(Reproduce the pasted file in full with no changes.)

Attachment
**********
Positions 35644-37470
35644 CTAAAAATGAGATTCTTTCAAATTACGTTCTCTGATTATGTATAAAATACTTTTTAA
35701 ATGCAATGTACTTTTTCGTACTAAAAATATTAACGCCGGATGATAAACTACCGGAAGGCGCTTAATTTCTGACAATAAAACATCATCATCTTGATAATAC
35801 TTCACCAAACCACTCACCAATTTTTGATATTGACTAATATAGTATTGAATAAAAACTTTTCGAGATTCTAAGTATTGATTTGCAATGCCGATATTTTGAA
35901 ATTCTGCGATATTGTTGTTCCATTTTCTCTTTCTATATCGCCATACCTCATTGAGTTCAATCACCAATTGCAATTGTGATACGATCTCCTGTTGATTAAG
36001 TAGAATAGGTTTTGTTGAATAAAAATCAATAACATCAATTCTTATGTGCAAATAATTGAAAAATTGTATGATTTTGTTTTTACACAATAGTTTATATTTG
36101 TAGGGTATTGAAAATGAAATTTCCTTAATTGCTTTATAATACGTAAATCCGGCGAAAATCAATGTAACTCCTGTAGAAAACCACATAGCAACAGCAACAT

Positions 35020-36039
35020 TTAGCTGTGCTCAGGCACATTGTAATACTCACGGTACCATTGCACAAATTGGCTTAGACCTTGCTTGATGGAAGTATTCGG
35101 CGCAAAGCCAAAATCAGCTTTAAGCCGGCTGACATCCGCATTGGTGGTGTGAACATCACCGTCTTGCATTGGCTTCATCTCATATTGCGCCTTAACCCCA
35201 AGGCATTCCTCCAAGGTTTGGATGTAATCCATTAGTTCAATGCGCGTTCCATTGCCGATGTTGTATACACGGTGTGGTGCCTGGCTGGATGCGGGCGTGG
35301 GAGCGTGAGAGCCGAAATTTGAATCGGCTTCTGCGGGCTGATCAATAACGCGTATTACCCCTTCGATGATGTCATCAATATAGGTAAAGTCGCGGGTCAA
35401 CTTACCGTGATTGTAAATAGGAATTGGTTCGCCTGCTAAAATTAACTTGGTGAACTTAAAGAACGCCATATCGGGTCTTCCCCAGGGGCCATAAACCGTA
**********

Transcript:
Positions 35644-37470
35644 CTAAAAATGAGATTCTTTCAAATTACGTTCTCTGATTATGTATAAAATACTTTTTAA
35701 ATGCAATGTACTTTTTCGTACTAAAAATATTAACGCCGGATGATAAACTACCGGAAGGCGCTTAATTTCTGACAATAAAACATCATCATCTTGATAATAC
35801 TTCACCAAACCACTCACCAATTTTTGATATTGACTAATATAGTATTGAATAAAAACTTTTCGAGATTCTAAGTATTGATTTGCAATGCCGATATTTTGAA
35901 ATTCTGCGATATTGTTGTTCCATTTTCTCTTTCTATATCGCCATACCTCATTGAGTTCAATCACCAATTGCAATTGTGATACGATCTCCTGTTGATTAAG
36001 TAGAATAGGTTTTGTTGAATAAAAATCAATAACATCAATTCTTATGTGCAAATAATTGAAAAATTGTATGATTTTGTTTTTACACAATAGTTTATATTTG
36101 TAGGGTATTGAAAATGAAATTTCCTTAATTGCTTTATAATACGTAAATCCGGCGAAAATCAATGTAACTCCTGTAGAAAACCACATAGCAACAGCAACAT

Positions 35020-36039
35020 TTAGCTGTGCTCAGGCACATTGTAATACTCACGGTACCATTGCACAAATTGGCTTAGACCTTGCTTGATGGAAGTATTCGG
35101 CGCAAAGCCAAAATCAGCTTTAAGCCGGCTGACATCCGCATTGGTGGTGTGAACATCACCGTCTTGCATTGGCTTCATCTCATATTGCGCCTTAACCCCA
35201 AGGCATTCCTCCAAGGTTTGGATGTAATCCATTAGTTCAATGCGCGTTCCATTGCCGATGTTGTATACACGGTGTGGTGCCTGGCTGGATGCGGGCGTGG
35301 GAGCGTGAGAGCCGAAATTTGAATCGGCTTCTGCGGGCTGATCAATAACGCGTATTACCCCTTCGATGATGTCATCAATATAGGTAAAGTCGCGGGTCAA
35401 CTTACCGTGATTGTAAATAGGAATTGGTTCGCCTGCTAAAATTAACTTGGTGAACTTAAAGAACGCCATATCGGGTCTTCCCCAGGGGCCATAAACCGTA